In the meantime, it is learnt from political sources that the government contemplates a referendum on the new Constitution. Already, an interim report containing proposals for the new Constitution has been worked out. According to Leader of the House Minister Lakshman Kiriella the government intended to enact the new Constitution early next year. He said the government was getting ready for a referendum to get people’s approval for it.
Here comes uncertainty. It is puzzling for people to decide what will be conducted first - the local authorities’ election or referendum. None of the government leaders articulate it.
In the government, there are some, like Mr. Kiriella, who believe that they could secure the support of people at a referendum with the backing of the parties such as the Tamil National Alliance (TNA), Sri Lanka Muslim Congress (SLMC) and SLFP. Alongside, there are others who believe that the government would be at a disadvantage at a referendum as its popularity had waned in the south. Also, the parties such as the TNA have reportedly advised the government to go for a referendum.
With the en bloc support of the Tamils and Muslims in the north and the east, they believe, the government could edge out the opposition in the country as a whole. However, some, within the government, are of the view that the government would fare badly outside the north and the east, and therefore any en bloc support from these two provinces would be of no use to alter the final result in their favour.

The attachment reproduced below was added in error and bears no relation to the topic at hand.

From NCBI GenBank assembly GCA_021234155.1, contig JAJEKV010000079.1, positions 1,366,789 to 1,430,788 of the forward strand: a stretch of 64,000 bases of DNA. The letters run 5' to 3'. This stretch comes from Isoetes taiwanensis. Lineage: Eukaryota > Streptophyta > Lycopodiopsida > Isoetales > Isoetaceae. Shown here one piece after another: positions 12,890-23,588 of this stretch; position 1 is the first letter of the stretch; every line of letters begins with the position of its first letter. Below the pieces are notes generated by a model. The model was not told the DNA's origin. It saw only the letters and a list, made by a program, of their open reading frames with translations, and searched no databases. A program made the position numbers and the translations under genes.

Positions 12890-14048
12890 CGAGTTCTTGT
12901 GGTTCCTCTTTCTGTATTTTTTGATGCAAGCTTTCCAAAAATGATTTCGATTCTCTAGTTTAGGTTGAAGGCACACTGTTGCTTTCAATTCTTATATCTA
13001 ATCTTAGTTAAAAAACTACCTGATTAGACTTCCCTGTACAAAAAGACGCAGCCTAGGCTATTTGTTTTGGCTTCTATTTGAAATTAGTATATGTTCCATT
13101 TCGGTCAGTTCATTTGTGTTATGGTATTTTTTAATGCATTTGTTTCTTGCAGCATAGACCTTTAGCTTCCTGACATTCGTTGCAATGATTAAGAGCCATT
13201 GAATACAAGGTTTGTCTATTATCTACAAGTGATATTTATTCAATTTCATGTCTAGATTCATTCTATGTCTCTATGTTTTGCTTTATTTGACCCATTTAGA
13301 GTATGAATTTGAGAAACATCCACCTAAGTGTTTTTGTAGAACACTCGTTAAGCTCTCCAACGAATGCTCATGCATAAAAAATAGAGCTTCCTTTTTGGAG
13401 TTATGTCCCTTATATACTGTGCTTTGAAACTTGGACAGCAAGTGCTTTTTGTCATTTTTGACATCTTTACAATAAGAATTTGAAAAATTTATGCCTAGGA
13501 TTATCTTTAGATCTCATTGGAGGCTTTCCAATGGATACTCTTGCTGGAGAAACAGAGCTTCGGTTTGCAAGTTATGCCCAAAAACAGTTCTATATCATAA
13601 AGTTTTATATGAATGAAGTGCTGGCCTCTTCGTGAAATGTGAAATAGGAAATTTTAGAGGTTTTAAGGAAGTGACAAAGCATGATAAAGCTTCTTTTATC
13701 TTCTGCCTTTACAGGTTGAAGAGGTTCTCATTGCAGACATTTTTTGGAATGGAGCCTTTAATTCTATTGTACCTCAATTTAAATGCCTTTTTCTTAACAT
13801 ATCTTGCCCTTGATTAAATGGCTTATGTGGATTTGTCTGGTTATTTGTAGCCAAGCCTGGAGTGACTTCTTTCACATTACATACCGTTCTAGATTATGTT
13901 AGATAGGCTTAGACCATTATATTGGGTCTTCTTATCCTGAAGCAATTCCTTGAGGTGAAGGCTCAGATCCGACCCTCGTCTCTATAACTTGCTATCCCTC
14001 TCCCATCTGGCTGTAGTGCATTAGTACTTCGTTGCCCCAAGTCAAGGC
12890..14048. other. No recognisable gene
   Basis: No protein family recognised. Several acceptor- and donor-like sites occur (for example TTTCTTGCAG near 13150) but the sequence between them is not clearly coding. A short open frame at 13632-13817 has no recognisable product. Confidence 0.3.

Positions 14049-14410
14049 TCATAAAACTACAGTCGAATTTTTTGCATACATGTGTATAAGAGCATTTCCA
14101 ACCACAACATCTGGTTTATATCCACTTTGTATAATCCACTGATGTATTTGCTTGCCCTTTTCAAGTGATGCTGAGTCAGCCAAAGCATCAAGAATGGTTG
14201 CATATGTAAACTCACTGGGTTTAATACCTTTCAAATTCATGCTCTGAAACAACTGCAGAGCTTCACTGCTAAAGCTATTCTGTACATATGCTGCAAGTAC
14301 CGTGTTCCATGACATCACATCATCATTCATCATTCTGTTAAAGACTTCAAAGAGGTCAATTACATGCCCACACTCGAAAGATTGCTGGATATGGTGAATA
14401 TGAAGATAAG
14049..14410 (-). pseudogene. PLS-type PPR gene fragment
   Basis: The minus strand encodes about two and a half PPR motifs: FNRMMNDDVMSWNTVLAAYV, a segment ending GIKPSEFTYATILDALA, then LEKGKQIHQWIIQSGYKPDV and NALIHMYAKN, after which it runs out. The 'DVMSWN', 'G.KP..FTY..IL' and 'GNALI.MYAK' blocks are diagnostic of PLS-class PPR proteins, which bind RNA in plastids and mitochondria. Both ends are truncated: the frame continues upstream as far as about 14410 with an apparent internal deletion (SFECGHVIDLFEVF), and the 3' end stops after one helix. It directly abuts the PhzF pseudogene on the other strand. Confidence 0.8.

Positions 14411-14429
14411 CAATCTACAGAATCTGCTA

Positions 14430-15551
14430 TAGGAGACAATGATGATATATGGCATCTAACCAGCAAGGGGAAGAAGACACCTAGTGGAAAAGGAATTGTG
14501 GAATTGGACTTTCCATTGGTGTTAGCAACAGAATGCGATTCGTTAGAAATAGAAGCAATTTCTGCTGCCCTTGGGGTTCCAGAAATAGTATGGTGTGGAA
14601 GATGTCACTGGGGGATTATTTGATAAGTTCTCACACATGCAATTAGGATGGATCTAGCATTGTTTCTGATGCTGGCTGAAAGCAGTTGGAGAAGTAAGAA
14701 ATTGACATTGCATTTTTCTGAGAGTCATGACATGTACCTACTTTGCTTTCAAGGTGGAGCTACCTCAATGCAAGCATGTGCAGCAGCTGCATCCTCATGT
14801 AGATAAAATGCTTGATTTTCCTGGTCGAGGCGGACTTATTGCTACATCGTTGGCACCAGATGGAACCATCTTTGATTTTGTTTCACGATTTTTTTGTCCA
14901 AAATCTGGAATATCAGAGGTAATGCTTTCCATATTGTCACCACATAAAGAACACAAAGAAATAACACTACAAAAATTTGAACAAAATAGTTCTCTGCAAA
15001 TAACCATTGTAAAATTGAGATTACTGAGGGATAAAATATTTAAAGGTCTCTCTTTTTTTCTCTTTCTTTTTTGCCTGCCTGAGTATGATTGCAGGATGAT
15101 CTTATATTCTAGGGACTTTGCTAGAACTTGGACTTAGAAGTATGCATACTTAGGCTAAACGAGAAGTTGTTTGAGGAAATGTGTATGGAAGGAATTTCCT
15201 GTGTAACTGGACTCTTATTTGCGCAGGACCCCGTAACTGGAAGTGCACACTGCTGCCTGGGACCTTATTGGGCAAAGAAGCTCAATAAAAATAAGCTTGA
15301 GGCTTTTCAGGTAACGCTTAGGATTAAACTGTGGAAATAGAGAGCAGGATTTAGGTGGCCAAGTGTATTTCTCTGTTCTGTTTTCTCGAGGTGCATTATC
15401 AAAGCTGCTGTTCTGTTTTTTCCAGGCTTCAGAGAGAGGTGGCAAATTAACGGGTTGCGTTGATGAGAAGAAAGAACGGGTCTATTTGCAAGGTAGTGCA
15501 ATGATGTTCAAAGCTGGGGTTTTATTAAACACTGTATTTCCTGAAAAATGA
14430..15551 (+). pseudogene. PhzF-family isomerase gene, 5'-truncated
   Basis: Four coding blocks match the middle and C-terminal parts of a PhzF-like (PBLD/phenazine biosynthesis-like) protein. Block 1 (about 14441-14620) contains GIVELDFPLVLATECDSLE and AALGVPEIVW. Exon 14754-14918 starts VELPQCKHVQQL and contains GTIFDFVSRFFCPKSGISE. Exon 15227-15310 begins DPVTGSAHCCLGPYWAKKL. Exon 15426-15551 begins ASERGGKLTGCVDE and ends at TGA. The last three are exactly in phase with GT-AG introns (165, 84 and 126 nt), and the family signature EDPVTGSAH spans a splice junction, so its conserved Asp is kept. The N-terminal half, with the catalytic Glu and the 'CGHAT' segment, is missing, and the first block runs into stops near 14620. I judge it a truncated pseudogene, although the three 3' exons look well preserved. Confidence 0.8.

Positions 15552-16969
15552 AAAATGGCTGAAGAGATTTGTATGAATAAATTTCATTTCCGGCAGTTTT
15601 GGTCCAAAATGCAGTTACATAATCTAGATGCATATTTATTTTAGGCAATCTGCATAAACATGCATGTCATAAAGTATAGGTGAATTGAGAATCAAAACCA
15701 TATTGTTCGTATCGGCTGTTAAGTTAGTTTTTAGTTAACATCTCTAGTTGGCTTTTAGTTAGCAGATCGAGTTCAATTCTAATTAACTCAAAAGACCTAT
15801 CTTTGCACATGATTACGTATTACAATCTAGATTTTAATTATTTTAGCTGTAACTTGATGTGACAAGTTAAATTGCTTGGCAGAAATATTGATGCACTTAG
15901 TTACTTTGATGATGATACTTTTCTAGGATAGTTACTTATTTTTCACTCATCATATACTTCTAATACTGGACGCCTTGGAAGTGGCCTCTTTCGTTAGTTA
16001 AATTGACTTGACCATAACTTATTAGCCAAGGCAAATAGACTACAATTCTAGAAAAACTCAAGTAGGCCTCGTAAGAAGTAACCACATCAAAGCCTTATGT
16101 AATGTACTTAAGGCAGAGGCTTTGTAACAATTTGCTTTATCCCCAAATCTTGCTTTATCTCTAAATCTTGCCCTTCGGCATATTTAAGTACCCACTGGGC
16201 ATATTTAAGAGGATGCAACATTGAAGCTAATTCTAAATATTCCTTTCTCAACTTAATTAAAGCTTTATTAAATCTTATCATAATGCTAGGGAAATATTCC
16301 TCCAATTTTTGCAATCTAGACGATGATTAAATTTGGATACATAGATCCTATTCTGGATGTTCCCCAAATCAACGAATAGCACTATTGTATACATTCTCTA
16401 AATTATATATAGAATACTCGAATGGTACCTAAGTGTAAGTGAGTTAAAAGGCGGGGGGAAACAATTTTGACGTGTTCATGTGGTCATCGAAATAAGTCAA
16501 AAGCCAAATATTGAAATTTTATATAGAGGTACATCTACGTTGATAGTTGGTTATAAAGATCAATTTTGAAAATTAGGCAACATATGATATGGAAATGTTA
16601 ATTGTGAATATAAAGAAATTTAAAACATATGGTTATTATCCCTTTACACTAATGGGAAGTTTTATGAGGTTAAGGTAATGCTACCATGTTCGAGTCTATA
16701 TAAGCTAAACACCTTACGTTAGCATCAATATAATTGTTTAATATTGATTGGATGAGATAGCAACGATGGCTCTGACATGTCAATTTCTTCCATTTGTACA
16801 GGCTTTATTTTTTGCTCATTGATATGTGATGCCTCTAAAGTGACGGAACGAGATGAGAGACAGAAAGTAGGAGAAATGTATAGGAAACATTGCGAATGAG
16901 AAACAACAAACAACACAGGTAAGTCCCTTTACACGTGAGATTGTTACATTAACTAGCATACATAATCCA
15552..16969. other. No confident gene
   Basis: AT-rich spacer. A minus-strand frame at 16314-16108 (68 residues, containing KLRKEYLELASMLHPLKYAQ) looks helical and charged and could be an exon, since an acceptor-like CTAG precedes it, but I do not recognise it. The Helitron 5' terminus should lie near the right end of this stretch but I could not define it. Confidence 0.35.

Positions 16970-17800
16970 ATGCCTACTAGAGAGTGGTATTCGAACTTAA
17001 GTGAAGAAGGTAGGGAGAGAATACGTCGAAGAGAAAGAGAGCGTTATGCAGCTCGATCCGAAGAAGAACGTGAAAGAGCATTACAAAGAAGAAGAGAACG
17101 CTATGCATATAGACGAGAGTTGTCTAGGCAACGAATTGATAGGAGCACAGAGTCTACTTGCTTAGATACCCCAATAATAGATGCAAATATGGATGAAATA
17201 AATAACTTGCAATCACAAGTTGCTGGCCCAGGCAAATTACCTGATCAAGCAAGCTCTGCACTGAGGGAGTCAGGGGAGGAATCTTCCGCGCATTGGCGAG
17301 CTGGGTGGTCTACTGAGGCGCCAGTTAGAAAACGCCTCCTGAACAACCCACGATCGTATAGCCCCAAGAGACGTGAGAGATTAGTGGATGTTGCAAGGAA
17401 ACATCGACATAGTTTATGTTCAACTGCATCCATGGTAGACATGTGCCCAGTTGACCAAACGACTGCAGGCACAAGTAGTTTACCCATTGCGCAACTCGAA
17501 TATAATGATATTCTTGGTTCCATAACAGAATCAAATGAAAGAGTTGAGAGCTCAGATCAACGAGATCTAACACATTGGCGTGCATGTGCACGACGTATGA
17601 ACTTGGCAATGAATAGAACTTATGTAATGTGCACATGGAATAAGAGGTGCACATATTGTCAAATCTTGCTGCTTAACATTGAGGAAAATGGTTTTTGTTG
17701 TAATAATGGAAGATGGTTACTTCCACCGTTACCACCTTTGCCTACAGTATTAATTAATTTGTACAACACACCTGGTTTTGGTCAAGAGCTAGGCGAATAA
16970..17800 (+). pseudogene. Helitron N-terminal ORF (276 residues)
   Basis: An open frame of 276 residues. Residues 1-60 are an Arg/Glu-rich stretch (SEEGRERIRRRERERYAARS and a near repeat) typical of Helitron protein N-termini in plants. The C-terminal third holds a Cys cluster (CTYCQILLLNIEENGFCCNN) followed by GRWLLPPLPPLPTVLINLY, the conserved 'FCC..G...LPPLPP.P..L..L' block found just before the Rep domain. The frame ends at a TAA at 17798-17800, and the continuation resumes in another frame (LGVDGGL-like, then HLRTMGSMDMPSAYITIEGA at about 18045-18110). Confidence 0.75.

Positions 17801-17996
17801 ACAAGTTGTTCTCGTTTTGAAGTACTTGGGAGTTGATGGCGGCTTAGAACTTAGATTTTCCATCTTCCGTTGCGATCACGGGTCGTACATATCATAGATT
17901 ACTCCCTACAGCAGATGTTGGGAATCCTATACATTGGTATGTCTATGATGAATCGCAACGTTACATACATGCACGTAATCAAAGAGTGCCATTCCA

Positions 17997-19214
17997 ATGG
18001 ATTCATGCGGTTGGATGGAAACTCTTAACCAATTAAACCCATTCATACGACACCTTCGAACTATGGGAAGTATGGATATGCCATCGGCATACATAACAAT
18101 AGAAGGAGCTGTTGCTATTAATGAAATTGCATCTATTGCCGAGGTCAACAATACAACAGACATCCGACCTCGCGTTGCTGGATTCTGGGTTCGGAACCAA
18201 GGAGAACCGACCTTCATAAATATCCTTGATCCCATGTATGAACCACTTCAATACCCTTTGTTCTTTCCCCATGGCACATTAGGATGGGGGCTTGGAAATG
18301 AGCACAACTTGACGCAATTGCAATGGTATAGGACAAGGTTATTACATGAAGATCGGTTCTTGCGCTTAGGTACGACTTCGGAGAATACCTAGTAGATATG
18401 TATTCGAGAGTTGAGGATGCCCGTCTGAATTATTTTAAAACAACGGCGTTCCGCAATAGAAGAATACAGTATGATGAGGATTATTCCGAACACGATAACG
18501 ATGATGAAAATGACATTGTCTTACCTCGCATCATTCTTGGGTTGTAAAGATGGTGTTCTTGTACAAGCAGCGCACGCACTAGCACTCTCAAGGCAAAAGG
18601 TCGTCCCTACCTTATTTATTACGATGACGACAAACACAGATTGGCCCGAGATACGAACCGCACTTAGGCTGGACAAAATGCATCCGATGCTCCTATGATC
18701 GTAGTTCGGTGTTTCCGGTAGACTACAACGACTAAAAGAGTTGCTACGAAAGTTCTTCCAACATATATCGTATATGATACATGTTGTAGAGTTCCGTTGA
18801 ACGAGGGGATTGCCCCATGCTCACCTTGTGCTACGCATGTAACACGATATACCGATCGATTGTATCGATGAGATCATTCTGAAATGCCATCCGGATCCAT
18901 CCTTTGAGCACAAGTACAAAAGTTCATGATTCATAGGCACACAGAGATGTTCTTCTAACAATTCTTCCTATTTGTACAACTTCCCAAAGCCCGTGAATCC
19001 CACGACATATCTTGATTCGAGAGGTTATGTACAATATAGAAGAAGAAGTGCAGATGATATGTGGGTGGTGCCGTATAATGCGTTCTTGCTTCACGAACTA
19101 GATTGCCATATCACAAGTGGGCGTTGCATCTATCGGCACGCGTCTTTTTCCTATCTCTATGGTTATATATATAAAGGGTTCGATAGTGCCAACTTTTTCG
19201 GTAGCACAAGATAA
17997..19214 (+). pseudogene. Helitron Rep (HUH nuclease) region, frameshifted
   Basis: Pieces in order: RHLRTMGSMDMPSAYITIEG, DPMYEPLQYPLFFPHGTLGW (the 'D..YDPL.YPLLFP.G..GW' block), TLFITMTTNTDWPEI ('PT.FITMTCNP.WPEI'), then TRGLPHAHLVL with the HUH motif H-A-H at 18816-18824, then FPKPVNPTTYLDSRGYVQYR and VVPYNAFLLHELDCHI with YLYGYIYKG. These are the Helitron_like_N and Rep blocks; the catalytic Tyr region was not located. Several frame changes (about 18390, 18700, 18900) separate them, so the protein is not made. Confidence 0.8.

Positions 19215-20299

The pro-LTTE Tamil Diaspora, going by their recent activities, is in favour of a referendum. These groups believe Tamils in the north and the east would participate in a referendum on a clearly defined line for extensive power sharing. This particular stand, they believe, could be used as a platform to advance their political struggle to the next level come what may the final outcome of the entire country at a referendum.
Sampanthan makes passionate appeal to GL
The TNA , which is the main opposition of Parliament, is so keen to have the Constitution enacted. Having called it a unique opportunity, party leader R. Sampanthan appealed to all concerned to support the exercise. In fact, Mr. Sampanthan, SLMC leader Minister Rauff Hakeem and former Minister Prof. G.L. Peiris happened to meet at a dinner reception hosted by Bangladeshi High Commissioner Riyaz Hamidullah in view of Bangladeshi Speaker being in town. At the dinner table, it is learnt Mr. Sampanthan made a passionate appeal to Prof. Peiris to support the constitution-making process.
Prof. Peiris, who represents the Joint Opposition, said there were features that his side could not accept in the proposed Constitution.
Cabinet discusses ‘Monkey Business’
Sri Lanka’s food production was hard hit by inclement weather conditions this year. The average harvest has been reduced by 40% because of drought conditions in the main cultivating areas. Let alone, it transpired at Tuesday’s Cabinet meeting that another menace had destroyed crops to a certain extent. That is the damage caused by wild animals marauding in agriculture lands. Destruction caused by wild elephants is mostly highlighted. However, it was brought to notice of the Cabinet that animals such as monkeys and peacocks also feast on crops. In some areas, it is so perturbing that 20% of harvest is devoured by these animals.
The Cabinet was informed that there were as many as 78,000 monkeys living in the wilds of the Kegalle district. These marauding monkeys invade agriculture lands and feast on harvests, even destroying plants.
Social Empowerment Minister S.B. Dissanayake stressed the need for some mechanism to curb the menace. Minister of Rural Economy P. Harrison also backed such a position.
Megapolis and Western Development Minister Patali Champika Ranawaka related how he took steps to expel stray cattle herds from the streets of Colombo and nearby areas. There are as many as 600,000 stray dogs in the country.
President Sirisena, in his casual remarks, said, “If this continues, there will be more animals than humans in Sri Lanka.’